By Ben Geman - 07/06/11 07:15 PM EDT
The House GOP spending proposal unveiled Wednesday would slash almost 80 percent from Land and Water Conservation Fund programs in particular, which Salazar called “shortsighted” and alleged would “jeopardize the conservation legacy and future of the United States of America.”
Salazar spoke in Michigan about the addition of land to the River Raisin National Battlefield Park and enhancements to the Detroit River International Wildlife Refuge.
“Conservation doesn’t know the difference between Republicans and Democrats,” he said, taking pains to argue that the proposal would harm outdoor industries that he called an economic engine.
“The Land and Water Conservation Fund has been a keystone of modern day conservation in America,” Salazar said, alleging the GOP-proposed cuts “will set back the conservation arc that we have been on for a long time.”
Under the GOP plan, funding for the Land and Water Conservation Fund would drop to $62 million, $256 million below current spending and $838 million below the White House fiscal year 2012 request, according to House Appropriations Committee Democrats.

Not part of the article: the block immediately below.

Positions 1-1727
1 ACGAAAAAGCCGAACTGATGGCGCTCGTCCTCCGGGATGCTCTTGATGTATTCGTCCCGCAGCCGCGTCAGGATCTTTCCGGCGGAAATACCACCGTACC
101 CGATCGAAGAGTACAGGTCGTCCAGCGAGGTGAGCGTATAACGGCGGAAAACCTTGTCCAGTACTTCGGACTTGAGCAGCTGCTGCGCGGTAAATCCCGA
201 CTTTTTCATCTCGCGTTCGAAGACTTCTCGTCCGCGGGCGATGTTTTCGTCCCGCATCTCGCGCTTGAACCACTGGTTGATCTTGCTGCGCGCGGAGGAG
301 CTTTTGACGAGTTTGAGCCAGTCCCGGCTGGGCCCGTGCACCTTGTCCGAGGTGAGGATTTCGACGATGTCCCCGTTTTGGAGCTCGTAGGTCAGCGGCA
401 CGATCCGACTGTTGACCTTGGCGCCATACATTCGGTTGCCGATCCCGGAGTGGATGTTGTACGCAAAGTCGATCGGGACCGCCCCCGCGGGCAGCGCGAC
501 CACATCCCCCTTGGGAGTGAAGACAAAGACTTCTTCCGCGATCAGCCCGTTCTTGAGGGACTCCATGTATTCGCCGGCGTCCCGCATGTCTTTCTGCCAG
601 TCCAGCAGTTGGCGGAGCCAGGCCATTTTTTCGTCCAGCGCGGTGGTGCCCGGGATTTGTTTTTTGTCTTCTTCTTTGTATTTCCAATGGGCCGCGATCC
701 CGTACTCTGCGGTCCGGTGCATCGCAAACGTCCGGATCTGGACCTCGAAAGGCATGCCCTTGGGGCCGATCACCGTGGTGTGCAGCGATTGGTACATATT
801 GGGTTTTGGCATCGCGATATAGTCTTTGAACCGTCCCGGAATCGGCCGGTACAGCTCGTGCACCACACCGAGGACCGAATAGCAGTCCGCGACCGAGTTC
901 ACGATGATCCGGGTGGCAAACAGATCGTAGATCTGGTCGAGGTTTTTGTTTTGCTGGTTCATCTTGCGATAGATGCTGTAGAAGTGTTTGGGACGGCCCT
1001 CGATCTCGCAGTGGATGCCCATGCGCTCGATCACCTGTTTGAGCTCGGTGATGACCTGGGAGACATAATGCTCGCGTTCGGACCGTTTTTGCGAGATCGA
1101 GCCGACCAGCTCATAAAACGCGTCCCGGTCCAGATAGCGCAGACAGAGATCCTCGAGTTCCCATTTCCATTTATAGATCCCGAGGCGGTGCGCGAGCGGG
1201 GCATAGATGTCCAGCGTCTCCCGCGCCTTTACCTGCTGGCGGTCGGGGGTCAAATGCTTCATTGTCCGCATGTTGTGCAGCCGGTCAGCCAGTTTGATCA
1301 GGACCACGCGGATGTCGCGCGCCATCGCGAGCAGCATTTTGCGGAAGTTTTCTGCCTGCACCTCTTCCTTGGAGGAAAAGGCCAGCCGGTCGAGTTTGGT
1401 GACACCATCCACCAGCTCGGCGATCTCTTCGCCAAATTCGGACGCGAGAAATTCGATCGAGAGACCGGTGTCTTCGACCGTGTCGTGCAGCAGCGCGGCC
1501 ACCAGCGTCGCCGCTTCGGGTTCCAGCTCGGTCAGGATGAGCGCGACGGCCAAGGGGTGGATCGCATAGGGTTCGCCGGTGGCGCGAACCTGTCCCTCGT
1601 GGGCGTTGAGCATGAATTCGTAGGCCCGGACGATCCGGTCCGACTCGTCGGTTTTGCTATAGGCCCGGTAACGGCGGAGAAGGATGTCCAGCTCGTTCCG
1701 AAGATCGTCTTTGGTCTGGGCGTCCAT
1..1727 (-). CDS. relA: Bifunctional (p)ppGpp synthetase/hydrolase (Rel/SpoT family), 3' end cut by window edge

Overall, the House GOP’s Interior spending plan, which lawmakers will begin shepherding through the Appropriations Committee this week, would provide $9.86 billion for Interior, a $720 million cut from current spending.
It includes cuts to the U.S. Fish and Wildlife Service, the National Park Service and other Interior agencies.
The plan is part of a wider bill that would also cut Environmental Protection Agency funding and thwart several EPA policies.
Senior Republicans called the proposal — including the cuts to conservation land acquisitions — part of their efforts to rein in what they call out-of-control federal spending.
“Americans are sick to death of excessive government spending and regulation that is pushing us further and further away from economic recovery,” said House Appropriations Committee Chairman Hal Rogers (R-Ky.) in a statement. He said the bill “pinpoints and cuts extraneous, duplicative and unnecessary spending.”
But Salazar cast the GOP proposals as extreme while arguing that Interior has acknowledged the need for spending cuts with more sensible reductions.
He repeatedly cited the agency’s efforts to cut $500 million over 10 years by reforming information technology at Interior, as well as other cuts.